First officer’s log, whaleship CharlesW. Morgan, January 7, 1864. The good news: “Brava, Cape Verde Islands . . . Took on Board six Hogs four fowls and some Oranges.” The bad news: “The Cook deserted.”
From surly cooks, to soggy barrels of scum-covered drinking water, to mercilessly repetitive rations, it goes without saying that when it came to grub, life on board a whaling ship was no pleasure cruise. During voyages lasting three years or more, the average whaler’s diet consisted largely of salt beef, salt pork, watery tea or “coffee” (sometimes made from roasted peas), potatoes (while they lasted), beans, flour (often vermininfested), molasses, “duff” (steamed or boiled bread pudding) on Sundays, and the inevitable hardtack: dried sea biscuits, about the size and density of hockey pucks.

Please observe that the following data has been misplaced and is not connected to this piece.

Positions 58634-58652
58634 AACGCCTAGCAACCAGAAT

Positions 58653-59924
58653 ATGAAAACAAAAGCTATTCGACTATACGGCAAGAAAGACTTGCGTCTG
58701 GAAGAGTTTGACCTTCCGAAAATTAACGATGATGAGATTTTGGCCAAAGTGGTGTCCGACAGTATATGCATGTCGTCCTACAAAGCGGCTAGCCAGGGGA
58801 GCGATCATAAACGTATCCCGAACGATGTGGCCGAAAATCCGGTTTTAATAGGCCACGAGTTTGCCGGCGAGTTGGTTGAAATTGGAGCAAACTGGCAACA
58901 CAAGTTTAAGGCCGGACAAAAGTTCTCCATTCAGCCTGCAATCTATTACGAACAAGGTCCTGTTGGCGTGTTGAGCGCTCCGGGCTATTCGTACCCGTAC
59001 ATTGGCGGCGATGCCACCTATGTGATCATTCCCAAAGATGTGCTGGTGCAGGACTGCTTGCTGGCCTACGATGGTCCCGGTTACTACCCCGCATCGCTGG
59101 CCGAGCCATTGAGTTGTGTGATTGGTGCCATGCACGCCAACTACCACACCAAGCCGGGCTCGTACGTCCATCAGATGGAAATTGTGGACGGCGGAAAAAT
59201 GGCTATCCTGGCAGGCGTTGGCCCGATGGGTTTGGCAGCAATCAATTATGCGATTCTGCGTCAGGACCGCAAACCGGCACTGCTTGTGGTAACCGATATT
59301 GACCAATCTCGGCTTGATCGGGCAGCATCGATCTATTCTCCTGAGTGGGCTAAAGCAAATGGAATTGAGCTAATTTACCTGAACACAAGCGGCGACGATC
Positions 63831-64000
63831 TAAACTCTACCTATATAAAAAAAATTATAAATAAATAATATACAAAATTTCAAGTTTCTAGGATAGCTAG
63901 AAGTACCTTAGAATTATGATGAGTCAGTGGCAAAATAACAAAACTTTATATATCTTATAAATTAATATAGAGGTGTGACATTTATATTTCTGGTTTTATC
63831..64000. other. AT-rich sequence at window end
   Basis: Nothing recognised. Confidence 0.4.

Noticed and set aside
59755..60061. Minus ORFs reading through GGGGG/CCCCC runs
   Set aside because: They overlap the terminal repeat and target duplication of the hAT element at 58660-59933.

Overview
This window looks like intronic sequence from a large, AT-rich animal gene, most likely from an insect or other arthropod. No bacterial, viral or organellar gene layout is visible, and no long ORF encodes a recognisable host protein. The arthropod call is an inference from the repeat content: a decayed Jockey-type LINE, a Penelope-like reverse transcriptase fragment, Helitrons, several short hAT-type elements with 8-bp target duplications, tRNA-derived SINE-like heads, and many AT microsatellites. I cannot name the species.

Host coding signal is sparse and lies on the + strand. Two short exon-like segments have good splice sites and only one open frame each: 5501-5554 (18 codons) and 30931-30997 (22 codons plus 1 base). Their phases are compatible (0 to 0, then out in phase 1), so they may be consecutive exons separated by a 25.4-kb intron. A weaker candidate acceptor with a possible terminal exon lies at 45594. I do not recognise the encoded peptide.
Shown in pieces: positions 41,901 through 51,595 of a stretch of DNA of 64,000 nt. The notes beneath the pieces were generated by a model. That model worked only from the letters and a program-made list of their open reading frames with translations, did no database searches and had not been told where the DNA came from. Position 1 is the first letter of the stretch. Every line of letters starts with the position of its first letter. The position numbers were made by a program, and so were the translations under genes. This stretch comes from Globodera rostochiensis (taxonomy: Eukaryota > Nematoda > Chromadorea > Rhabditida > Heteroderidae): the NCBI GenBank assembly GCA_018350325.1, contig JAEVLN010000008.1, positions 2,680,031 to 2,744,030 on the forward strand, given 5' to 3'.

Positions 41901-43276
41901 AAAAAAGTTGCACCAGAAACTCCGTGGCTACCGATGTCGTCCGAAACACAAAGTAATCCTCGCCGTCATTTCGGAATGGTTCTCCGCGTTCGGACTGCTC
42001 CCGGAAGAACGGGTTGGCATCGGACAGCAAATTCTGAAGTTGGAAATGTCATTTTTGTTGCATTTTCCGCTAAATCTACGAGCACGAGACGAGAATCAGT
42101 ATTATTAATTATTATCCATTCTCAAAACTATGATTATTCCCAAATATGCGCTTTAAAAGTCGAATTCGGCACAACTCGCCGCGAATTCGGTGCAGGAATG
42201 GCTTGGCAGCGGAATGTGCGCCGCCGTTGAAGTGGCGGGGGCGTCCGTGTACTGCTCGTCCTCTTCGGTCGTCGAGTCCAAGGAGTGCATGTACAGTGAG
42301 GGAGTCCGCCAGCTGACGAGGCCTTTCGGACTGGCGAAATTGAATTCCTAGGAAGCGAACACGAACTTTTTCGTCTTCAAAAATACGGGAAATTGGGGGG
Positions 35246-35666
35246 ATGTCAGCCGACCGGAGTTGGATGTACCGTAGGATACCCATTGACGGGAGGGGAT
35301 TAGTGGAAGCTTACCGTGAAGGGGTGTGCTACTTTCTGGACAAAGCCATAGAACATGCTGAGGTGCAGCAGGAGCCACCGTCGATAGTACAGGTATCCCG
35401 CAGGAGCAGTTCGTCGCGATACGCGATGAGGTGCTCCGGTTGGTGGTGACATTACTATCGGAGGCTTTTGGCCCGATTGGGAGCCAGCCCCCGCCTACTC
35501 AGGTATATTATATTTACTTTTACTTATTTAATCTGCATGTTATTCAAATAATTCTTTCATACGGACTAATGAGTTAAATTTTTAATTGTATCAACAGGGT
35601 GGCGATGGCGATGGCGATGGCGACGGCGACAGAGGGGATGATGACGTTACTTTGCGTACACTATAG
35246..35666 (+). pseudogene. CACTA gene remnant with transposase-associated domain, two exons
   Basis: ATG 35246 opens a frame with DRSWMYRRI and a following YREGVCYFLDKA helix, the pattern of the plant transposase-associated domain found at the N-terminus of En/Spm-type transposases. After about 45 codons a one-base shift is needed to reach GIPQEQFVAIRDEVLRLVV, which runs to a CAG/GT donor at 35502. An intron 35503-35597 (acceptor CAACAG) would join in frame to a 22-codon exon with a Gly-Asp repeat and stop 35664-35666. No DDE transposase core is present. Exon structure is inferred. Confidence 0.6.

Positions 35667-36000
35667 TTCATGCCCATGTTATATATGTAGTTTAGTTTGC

When the cook wasn’t jumping ship (the job was one of the worst on board, in both status and pay) or being clapped in irons for insubordination or just plain lousy cooking, he might treat the crew to a batch of doughnuts, deep-fried in whale oil and traditionally served as a reward for securing every thousandth barrel of the precious commodity. (More often he hoarded cooking grease, also known as “slush,” in a private stash which he sold to soap makers at the end of the voyage, pocketing the profits from his “slush fund.”)
Yet adding spice (literally) to monotonous whaling voyage menus were ingredients procured at various, exotic ports of call from the Azores, toMadagascar, to the Sandwich Islands (Hawaii).
“At four o’clock, the captain returned with a boatload of fresh provisions,” rejoiced Felix Riensenberg in “Under Sail: A Boy’s Voyage Around Cape Horn”, recalling the day in 1897 when his clipper ship dropped anchor in Honolulu after a